Admissions to Illinois State Prisons Suspended, With Few Exceptions, Due to Coronavirus
Prisoners are “especially vulnerable to contracting and spreading COVID-19,” Illinois Governor J. B. Pritzker wrote in his executive order.
Elizabeth Weill-Greenberg Mar 27, 2020
Yesterday, Illinois Governor J. B. Pritzker issued an executive order suspending, with few exceptions, admissions to state prisons from county jails, in an effort to help prevent the spread of COVID-19. Seven incarcerated people and six staff are confirmed to have COVID-19, according to the Illinois Department of Corrections. Results are pending for 30 tests provided to prisoners.
“The vast majority of [state prisoners], because of their close proximity and contact with each other in housing units and dining halls, are especially vulnerable to contracting and spreading COVID-19,” the executive order said. The order, which took effect yesterday, will remain in place during the Gubernatorial Disaster Proclamation, which extends through April 7.
The Illinois Sheriffs’ Association condemned the governor’s order, according to the Chicago Sun-Times. The association, the governor’s office, and the department of corrections did not immediately respond to requests for comment.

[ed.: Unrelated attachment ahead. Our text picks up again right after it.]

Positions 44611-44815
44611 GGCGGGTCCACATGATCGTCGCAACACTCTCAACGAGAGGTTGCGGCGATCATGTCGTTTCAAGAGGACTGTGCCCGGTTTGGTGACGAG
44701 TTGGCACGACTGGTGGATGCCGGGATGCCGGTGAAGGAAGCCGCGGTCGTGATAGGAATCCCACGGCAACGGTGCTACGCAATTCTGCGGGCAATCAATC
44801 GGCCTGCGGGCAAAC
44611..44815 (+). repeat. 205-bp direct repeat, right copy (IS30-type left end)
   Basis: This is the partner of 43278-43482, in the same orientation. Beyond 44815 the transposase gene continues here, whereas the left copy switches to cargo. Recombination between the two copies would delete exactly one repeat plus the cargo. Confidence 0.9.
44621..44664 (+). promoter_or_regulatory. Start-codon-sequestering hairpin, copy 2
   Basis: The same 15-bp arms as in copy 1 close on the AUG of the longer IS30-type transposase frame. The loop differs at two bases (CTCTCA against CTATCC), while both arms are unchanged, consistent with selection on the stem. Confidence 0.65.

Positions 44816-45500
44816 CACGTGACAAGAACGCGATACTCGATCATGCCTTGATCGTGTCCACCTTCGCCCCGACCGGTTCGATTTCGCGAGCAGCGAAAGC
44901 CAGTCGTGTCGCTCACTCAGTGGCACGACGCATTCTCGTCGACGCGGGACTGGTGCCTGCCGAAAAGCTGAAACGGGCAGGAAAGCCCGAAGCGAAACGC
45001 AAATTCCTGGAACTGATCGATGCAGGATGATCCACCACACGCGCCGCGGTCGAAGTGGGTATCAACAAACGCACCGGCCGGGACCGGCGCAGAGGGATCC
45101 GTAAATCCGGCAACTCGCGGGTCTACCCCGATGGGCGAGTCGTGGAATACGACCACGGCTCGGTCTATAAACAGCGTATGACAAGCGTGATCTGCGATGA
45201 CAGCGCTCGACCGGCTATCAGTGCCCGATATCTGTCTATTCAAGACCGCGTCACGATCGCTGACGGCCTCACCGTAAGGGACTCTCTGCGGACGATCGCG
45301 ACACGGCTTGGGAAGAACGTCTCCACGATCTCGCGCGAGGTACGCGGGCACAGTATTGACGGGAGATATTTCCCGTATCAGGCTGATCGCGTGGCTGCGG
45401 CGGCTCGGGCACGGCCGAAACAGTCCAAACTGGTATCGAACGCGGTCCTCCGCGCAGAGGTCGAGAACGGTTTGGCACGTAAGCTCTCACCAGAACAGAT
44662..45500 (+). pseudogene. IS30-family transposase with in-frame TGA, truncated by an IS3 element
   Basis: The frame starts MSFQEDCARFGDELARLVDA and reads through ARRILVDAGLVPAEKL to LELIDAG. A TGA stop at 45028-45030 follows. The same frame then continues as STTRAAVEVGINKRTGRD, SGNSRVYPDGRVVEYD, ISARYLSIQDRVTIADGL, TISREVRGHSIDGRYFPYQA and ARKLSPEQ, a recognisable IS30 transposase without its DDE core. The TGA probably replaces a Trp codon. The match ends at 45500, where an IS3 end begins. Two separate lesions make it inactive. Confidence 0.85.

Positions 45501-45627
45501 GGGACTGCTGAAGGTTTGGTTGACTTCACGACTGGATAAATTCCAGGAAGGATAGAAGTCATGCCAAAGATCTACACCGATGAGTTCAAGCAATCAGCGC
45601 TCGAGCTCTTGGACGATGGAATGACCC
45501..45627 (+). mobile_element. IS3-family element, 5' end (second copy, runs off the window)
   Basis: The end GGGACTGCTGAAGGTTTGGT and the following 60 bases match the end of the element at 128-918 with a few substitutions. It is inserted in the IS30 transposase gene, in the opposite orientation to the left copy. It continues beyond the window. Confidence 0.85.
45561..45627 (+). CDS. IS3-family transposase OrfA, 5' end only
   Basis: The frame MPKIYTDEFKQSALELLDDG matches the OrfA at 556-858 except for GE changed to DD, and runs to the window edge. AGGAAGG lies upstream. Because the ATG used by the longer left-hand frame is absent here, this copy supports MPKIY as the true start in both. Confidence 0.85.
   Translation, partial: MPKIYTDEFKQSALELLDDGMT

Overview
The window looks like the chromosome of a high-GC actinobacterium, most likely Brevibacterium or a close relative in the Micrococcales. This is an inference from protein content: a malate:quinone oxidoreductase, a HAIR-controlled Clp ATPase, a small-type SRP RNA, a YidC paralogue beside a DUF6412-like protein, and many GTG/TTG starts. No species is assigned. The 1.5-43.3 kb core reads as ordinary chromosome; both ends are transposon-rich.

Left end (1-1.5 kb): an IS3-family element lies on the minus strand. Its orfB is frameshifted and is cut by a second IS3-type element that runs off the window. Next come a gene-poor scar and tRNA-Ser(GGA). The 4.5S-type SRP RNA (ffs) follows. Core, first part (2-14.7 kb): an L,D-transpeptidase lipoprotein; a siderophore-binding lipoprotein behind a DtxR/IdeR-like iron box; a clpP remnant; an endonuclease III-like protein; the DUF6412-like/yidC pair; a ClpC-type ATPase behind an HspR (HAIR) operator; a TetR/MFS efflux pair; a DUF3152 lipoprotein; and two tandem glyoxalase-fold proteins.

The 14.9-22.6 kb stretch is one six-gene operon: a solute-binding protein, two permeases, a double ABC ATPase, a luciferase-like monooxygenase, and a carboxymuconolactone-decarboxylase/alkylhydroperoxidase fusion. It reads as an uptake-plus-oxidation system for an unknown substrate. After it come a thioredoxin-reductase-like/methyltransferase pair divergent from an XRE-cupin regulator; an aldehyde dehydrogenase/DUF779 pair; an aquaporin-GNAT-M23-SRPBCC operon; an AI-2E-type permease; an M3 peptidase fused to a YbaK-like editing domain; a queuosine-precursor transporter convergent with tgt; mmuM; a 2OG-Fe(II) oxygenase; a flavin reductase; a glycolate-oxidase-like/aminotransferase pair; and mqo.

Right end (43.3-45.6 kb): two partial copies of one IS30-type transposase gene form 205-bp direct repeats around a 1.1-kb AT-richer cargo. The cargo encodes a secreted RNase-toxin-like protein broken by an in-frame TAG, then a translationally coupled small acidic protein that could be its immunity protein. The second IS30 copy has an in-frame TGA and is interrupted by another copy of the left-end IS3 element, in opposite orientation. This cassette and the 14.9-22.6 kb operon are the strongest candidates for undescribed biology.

“We’re on the front lines and local Sheriffs need to be able to safely and securely transfer healthy inmates out of their facility to a state correctional center to mitigate risk, prevent overcrowding and slow or minimize the spread within the correctional system,” Jim Kaitschuk, executive director of the Illinois Sheriffs’ Association, said in a statement, according to the Sun-Times.
But reducing the number of people incarcerated—in both prisons and jails—is necessary to curb transmission, public health experts and human rights activists say. More than 37,000 people are incarcerated in Illinois state prisons, according to the executive order.
“The real problem is there’s too many people incarcerated. Too many people in the Department of Corrections. Too many people in the county jails,” said Alan Mills, executive director of the Uptown People’s Law Center. “People need to go home. It doesn’t do us any good to shuffle people from one institution to another and therefore move the virus around.”
Last week, several Illinois-based civil rights organizations sent a letter to the governor, urging him to both curtail admissions to state prisons and to immediately free those who are scheduled to be released within 120 days.